For me, the level of security measures I put in place depend a lot on where I'm camping.  If I'm at a large rally amongst a lot of friends I may have zero physical security on the trailer and rely on my numerous pals to notice when someone other than myself is attempting to hook up to The Wonder Egg.  On the other extreme, I may be boondocking at some self check in, remote Forest Service campground where I am the only resident for days.  In this instance, when I am away from camp, there will be a bright yellow locking device disabling the hitch with a thick metal bar that needs to be cut through.  I will also run a thick, braided and vinyl covered security cable through a hole in my wheel, over the axle, and out through another hole in the wheel, secured with a big hardened lock in a conspicuous place for appearances.  Although I travel solo, I also put out two chairs to give the appearance someone may be resting inside while I'm away.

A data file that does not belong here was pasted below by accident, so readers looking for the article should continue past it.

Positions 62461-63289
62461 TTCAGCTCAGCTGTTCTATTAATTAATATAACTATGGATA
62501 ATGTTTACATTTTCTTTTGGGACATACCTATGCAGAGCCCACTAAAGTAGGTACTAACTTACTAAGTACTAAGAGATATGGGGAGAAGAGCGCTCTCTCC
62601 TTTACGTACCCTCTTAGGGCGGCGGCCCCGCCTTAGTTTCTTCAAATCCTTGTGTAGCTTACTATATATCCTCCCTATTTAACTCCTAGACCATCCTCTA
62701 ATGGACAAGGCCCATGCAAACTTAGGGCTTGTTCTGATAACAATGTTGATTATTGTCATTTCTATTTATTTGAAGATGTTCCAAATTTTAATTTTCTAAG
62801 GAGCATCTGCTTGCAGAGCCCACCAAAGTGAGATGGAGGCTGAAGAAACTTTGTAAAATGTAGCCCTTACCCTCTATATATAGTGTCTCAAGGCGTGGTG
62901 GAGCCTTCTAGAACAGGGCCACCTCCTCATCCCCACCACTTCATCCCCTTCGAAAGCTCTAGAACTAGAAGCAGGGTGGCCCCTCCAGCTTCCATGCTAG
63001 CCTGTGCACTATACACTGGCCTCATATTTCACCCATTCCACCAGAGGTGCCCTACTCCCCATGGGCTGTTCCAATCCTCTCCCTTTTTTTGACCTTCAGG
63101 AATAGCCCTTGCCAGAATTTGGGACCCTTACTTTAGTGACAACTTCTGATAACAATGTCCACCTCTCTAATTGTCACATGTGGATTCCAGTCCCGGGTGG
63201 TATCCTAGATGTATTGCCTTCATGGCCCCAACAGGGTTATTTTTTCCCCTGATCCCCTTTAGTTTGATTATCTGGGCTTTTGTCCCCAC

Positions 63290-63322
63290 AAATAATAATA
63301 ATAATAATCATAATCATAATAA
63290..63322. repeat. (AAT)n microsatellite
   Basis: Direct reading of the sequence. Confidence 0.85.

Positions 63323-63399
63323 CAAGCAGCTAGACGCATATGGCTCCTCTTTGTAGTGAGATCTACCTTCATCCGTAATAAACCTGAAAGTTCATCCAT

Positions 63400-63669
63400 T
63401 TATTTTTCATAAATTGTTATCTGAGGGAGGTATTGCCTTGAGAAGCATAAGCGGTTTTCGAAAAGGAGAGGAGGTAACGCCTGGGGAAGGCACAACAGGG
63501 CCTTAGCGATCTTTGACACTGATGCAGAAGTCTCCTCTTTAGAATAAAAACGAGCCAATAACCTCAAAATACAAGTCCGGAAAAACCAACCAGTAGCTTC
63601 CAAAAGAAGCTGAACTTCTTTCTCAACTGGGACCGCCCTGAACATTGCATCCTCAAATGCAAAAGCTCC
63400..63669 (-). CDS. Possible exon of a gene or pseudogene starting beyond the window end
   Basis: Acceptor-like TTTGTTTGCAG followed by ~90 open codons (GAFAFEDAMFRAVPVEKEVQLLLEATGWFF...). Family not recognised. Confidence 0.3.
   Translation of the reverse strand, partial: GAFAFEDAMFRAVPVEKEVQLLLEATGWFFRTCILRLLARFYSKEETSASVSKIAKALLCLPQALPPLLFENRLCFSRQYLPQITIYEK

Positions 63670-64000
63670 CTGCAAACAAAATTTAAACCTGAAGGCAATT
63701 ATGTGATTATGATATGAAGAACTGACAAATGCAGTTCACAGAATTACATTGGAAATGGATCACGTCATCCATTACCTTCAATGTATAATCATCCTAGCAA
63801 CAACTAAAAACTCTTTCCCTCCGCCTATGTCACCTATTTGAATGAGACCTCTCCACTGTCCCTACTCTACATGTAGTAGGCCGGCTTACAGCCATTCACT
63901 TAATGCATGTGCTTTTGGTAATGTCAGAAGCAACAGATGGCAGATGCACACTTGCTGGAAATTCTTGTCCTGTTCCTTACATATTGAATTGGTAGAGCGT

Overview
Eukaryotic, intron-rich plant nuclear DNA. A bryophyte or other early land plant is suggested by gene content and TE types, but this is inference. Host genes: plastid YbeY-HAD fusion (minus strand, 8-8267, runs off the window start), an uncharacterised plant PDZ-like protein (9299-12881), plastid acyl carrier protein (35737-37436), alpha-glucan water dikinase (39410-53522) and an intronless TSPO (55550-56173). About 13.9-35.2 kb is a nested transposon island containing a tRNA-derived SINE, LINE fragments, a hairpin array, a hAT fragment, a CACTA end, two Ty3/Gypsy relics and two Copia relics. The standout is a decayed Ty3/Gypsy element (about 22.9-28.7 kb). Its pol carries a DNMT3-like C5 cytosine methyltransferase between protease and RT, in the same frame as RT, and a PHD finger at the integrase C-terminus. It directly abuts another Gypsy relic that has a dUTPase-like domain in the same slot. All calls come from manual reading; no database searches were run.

These are merely visible deterrents to help keep honest people honest and to ward off the lazy thief who may wander by.  Inside the trailer is a hidden GPS tracker with a battery backup, and as a last resort, in my wallet, is my insurance card.

 

Congratulations on your decision to join the Ollie clan!  Get ready for a lot of very good times ahead . . .

 

 

 

Pete

  • Thanks 1

Pete & "Bosker".    TV -  '18 F150 Super-cab Fx4; RV  - "The Wonder Egg";   '08 Elite, Hull Number 014.


Travel blog of 1st 10 years' wanderings - http://www.peteandthewonderegg.blogspot.com


ABBCMBNBNLNSONPEQCSKYTALAKAZARCACOCTFLGAHIIDILINIAKSKYLAMEMDMAMIMNMSMOMTNENVNHNJNMNYNCNDOHOKORPAPRSCSDTNTXUTVTVAWAWVWIWYsm.jpg

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Nice thread here. I like the ideas and think the canary system will be great as long as you are connected to Wi-fi. I'm just guessing it relies on Wi-fi to work?